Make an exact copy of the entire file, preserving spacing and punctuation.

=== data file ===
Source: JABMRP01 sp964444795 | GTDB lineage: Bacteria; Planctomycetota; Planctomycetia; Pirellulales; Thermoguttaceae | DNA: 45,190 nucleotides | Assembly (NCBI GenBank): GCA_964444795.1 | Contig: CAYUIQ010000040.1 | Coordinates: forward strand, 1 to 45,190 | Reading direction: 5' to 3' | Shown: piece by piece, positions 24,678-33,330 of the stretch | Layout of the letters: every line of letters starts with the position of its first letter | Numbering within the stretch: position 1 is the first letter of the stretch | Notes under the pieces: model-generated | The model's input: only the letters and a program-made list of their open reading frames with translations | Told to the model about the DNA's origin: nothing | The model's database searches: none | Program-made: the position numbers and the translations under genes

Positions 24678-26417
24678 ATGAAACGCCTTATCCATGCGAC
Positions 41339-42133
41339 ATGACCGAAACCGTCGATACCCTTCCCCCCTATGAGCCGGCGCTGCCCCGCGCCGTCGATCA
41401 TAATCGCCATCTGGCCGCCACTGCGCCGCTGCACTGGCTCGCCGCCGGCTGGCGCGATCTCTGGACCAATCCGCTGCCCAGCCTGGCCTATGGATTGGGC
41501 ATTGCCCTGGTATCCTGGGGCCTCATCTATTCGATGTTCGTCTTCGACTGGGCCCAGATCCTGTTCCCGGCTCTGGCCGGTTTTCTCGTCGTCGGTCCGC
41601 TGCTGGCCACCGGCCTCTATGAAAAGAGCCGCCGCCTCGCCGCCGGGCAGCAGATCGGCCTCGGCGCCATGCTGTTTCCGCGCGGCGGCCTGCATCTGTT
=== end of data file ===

Source: JABMRP01 sp964444795 | GTDB lineage: Bacteria; Planctomycetota; Planctomycetia; Pirellulales; Thermoguttaceae | DNA: 45,190 nucleotides | Assembly (NCBI GenBank): GCA_964444795.1 | Contig: CAYUIQ010000040.1 | Coordinates: forward strand, 1 to 45,190 | Reading direction: 5' to 3' | Shown: piece by piece, positions 24,678-33,330 of the stretch | Layout of the letters: every line of letters starts with the position of its first letter | Numbering within the stretch: position 1 is the first letter of the stretch | Notes under the pieces: model-generated | The model's input: only the letters and a program-made list of their open reading frames with translations | Told to the model about the DNA's origin: nothing | The model's database searches: none | Program-made: the position numbers and the translations under genes

Positions 24678-26417
24678 ATGAAACGCCTTATCCATGCGAC
Positions 41339-42133
41339 ATGACCGAAACCGTCGATACCCTTCCCCCCTATGAGCCGGCGCTGCCCCGCGCCGTCGATCA
41401 TAATCGCCATCTGGCCGCCACTGCGCCGCTGCACTGGCTCGCCGCCGGCTGGCGCGATCTCTGGACCAATCCGCTGCCCAGCCTGGCCTATGGATTGGGC
41501 ATTGCCCTGGTATCCTGGGGCCTCATCTATTCGATGTTCGTCTTCGACTGGGCCCAGATCCTGTTCCCGGCTCTGGCCGGTTTTCTCGTCGTCGGTCCGC
41601 TGCTGGCCACCGGCCTCTATGAAAAGAGCCGCCGCCTCGCCGCCGGGCAGCAGATCGGCCTCGGCGCCATGCTGTTTCCGCGCGGCGGCCTGCATCTGTT